- Know what area you want to work in and be fluent with it.
- Construct an honest, compelling narrative illustrating your strengths, how you've learned from mistakes or pitfalls, and why you're a good candidate for your chosen PhD programs.
- Talk to as many professors as you can about their interests and yours, especially those you'd like to work with.
There is some excellent advice here and here. Basically, Bradley Voytek (who is now a professor in neuroscience at UCSD) managed to get into UCSF (a top school for neuroscience) with an overall GPA that hovered around 2.5. As Bradley Voytek said, your ultimate goal is this:
Do everything in your power to leave a paper trail of excellence to
overcome your grades. Your goal is to make those grades look
meaningless. Your goal is to have your work speak for you so strongly
that, when people look at your grades, they feel silly for even giving
them a second thought.
This was precisely why I was willing to give my unofficial transcript to professors at my school who asked for them (when I needed letters of recommendation). They already knew me well enough to know that my GPA doesn't reflect my true ability.
As another suggestion, if you're applying for a school that puts a lot of weight on a subject GRE exam (like the Physics GRE), you can do your utmost to score obscenely high on the test and still get in. As an example, see this guy who managed to get into Harvard with a 3.1 GPA.
For the record, I'm an undergrad with a 3.16 GPA (with 3 grades of 0.0s and 3-4 courses I retook with grades of 3.0-3.1 on the retake because I didn't even bother going to class on either class attempt). Despite all this, I managed to get into both the University of Chicago and Brown University - both with fellowships for being one of the top applicants. I also almost got into Yale in a year that was unusually competitive for them (they paid for me to visit+interview there) - but there were research fit issues involved at the end (actually - what ended up happening was that I had such intensely-defined research interests - exoplanet climate modelling - that it would have been hard for anyone there to take me individually, and everyone felt that I would be going to Chicago anyways). Click here for a rough profile of my "stats".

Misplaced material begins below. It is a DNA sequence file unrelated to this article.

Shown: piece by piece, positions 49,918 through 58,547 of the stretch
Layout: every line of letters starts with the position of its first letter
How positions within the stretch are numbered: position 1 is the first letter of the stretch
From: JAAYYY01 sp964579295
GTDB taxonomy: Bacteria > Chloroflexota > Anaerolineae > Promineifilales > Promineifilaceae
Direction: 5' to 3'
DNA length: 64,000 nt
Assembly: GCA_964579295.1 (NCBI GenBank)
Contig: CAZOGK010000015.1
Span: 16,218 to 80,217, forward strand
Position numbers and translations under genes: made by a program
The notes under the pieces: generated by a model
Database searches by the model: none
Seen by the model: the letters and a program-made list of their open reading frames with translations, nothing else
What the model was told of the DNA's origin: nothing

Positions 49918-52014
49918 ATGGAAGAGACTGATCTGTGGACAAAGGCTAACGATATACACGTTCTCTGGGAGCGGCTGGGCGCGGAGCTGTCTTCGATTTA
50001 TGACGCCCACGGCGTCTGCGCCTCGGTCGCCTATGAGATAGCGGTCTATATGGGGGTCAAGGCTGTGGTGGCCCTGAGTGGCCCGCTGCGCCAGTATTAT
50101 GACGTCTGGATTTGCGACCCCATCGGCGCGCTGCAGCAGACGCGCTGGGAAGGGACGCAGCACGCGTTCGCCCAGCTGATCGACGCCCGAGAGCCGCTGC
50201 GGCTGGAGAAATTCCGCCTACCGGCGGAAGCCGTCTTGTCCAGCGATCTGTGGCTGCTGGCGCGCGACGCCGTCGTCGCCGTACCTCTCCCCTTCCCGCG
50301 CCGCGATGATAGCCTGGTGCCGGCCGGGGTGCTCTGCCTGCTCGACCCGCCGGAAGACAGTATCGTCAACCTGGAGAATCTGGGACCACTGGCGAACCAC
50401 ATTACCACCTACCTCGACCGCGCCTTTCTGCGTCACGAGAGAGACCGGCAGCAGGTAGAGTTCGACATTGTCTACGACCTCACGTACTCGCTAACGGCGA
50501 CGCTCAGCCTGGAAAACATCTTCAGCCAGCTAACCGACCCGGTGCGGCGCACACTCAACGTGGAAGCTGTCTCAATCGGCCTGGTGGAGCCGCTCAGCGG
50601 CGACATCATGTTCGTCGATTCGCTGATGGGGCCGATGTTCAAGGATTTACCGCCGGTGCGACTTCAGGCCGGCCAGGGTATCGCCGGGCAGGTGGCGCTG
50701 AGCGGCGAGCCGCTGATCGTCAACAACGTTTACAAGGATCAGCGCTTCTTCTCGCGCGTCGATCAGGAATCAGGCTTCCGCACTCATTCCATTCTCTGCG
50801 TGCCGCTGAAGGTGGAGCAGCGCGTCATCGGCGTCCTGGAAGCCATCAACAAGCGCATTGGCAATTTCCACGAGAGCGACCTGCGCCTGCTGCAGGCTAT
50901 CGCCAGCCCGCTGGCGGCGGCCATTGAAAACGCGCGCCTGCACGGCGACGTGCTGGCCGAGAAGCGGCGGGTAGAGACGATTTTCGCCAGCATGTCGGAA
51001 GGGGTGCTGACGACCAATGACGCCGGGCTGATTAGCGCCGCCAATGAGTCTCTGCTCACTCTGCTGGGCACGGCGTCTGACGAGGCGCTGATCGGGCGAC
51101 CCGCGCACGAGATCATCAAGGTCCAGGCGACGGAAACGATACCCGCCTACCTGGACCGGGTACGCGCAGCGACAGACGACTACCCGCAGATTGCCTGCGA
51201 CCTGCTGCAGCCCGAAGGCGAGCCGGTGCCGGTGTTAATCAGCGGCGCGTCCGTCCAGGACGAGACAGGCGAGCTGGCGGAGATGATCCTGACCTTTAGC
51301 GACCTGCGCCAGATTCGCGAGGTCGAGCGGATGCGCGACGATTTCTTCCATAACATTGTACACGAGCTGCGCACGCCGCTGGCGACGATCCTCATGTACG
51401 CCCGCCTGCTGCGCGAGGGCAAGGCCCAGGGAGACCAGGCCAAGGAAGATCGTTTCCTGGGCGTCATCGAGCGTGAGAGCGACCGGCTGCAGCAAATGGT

You should also try schools that do interviews (especially in-person interviews) before they do acceptances, since the interview is where you have the opportunity to shine (and where they can at least give you a chance). Yale is one of those schools.
You should also look into very interdisciplinary graduate programs that are expanding faster than what their textbooks (and courses) can keep up with. Newer fields also tend to be low-consensus fields, which also tend to be more tolerant to those with low GPAs. The geosciences is one of the few areas where plenty of people with sub-3.5 GPAs often do get into top schools. As the geosciences aren't taught in high school, it's often said that the Geosciences is something that you "stumble" into, and it's actually very common for people to enter the geosciences only after finding that they didn't like another major (this is often true for geoscience professors as well).
Biology is another area that's often tolerant of those with low GPAs, from what I've heard. In both Biology and the Geosciences, research fit often matters a lot more than "being one of the top applicants", so if you have a focused interest that you've demonstrated through research (and that matches the interests of faculty members who are willing to take new students), then yes, they can be willing to take you over people with better GPAs and test scores. The thing in common with the two is that they're so broad that it's impossible to put every applicant through a common set of required courses (or through paper-based qualifying exams), so their quals cannot be based on coursework. In that case, performance in prior courses doesn't matter as much. In fact, some geoscience programs (like Berkeley EPS) don't even have admission committees because the interests of faculty members are so diverse that applicants often only have research fit with a single faculty member - so it then often becomes a single faculty member who decides between applicants.